CHARLESTON, W.Va. -- Some have been accused of rape, others pleaded to misdemeanors. One witnessed a savage beating that's sending his partner to prison.
All are still wearing a badge.
Despite a recent rash of incidents of police misconduct, just seven of the nearly 3,500 police officers in West Virginia have lost their certification since the 2005-06 fiscal year.
The state has a high threshold to remove police officers' badges once they're certified, said Chuck Sadler, state law enforcement training coordinator.
"Once they're hired, unless they are convicted of a crime and the committee takes action, they will always carry that certification," Sadler said.
The entity that certifies and decertifies police officers in West Virginia - the Law Enforcement Training Subcommittee of the Governor's Committee on Crime, Delinquency and Corrections - has made the decision to only consider decertifying officers who have been convicted of a jailable offense, said Sadler, who serves as the subcommittee's lone staff member.
Meanwhile, officers who have gotten into trouble, but still hold their certification, are merely switching departments, a Sunday Gazette-Mail investigation has found.
Examples from departments in Kanawha, Fayette, Greenbrier and Summers counties show 11 officers continue to patrol the streets, despite leaving their previous departments under a cloud.
West Virginia is not alone in its problem with police officers moving from department to department after getting into trouble, said Samuel Walker, professor emeritus of criminal justice at the University of Omaha and an expert on police accountability.
"It is believed to be a problem nationwide," he said. "The phrase 'gypsy cops' has come up. There's not any solid research on that. We don't know how common it is."
Some states have begun aggressively decertifying officers, he said.
Since 2006, Florida has decertified 178 officers, about 1 in 280 police officers in the state. The seven West Virginia has decertified in roughly the same time period is about 1 in 500 of the state's 3,500 police officers.
State legislators are starting to take notice.
"It's not commonplace to have bad apples in the law enforcement field," said current state Senate Judiciary Chairman Jeff Kessler, D-Marshall. "But they are not immune from having bad apples. And they need to be removed in order to instill public confidence. They need to be dealt with quickly and effectively so that the public has confidence that law enforcement is upholding the law."
A Sunday Gazette-Mail investigation has determined that at least 44 municipal police officers in Kanawha and Fayette counties have worked at multiple departments since 2005. That number is almost certainly higher because not all municipalities in the two counties are accounted for. There are no figures for the other 53 counties in the state.
West Virginia police are almost always investigated by fellow officers. In 120 municipalities across the nation, that's not enough. For more than 30 years, U.S. cities have been setting up civilian review boards to address situations where police otherwise must investigate fellow officers.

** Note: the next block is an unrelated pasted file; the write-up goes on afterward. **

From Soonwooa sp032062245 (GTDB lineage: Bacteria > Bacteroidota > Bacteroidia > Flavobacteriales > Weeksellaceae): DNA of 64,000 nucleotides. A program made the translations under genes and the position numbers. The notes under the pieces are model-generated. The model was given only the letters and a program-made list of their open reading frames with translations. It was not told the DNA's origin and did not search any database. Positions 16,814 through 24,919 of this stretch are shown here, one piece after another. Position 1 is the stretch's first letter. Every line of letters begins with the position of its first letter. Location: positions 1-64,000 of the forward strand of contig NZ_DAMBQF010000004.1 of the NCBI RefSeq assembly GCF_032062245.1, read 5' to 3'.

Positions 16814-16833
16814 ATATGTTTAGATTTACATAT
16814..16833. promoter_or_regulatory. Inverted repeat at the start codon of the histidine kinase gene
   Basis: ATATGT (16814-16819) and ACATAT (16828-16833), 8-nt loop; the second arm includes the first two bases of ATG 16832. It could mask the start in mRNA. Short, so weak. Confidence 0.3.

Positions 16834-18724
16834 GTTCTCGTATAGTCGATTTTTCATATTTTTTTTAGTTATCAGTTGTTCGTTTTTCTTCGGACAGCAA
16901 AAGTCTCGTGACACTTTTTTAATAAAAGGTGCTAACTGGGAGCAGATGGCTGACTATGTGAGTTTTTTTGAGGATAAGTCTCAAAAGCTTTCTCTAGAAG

"The broader issue here is transparency on public, certified professionals," Walker said. "If an attorney is disbarred it's public record."
There are essentially two parts to holding police officers accountable to the public, Walker said.
"I think civilian review boards are a piece of a larger puzzle in achieving greater accountability," he said. "And you need an agency to look at complaints and other problems and you need a way of [decertifying] officers with a proven record of unsuitability."
Only one officer out of the 11 who left previous departments amid serious allegations is no longer a police officer - Matthew Leavitt, who beat and harassed Twan and Lauren Reynolds in Montgomery.
Leavitt's partner that night, Shawn Hutchinson, has admitted to threatening to arrest his superior officer if he tried to stop Leavitt. He is now an officer in Chesapeake.
In a deposition in the Reynolds civil suit, Hutchinson said then-Montgomery Lt. Joe Burrow was interfering with a lawful arrest because he was a neighbor of the Reynoldses.
That "lawful arrest" included Leavitt hitting Twan Reynolds over the head with a blackjack, kicking him in the back and spraying his eyes with pepper spray at close range.
Leavitt also used a racial epithet and licked Lauren Reynolds on the neck during an interrogation, saying, "Little whore, you like it like that." The Reynolds' 4-year-old daughter witnessed much of the assault.
The Law Enforcement Training Subcommittee has no plans to review Hutchinson's certification, said West Virginia State Police Sgt. Curtis Tilley, chairman of LET and assistant director of training at the State Police training academy.
"That officer [Hutchinson] has not been reviewed based on the guidelines the committee works under," Tilley said. "He was never charged with anything the committee could review. Things subsequent to a lawsuit, civil suit are not within the committee's guidelines."
The committee, whose members include Kanawha County Sheriff Mike Rutherford, State Police Col. Timothy Pack and state Human Rights Commission Director Ivin Lee, sets standards for training of police officers, in addition to certifying.
Three officers were decertified in each of the past two years, one in 2007 and none in 2006, Sadler said.
In addition to three decertifications, in 2009 three officers were put on a probationary period and told they would be given back their full certification when certain criteria were met, Sadler said.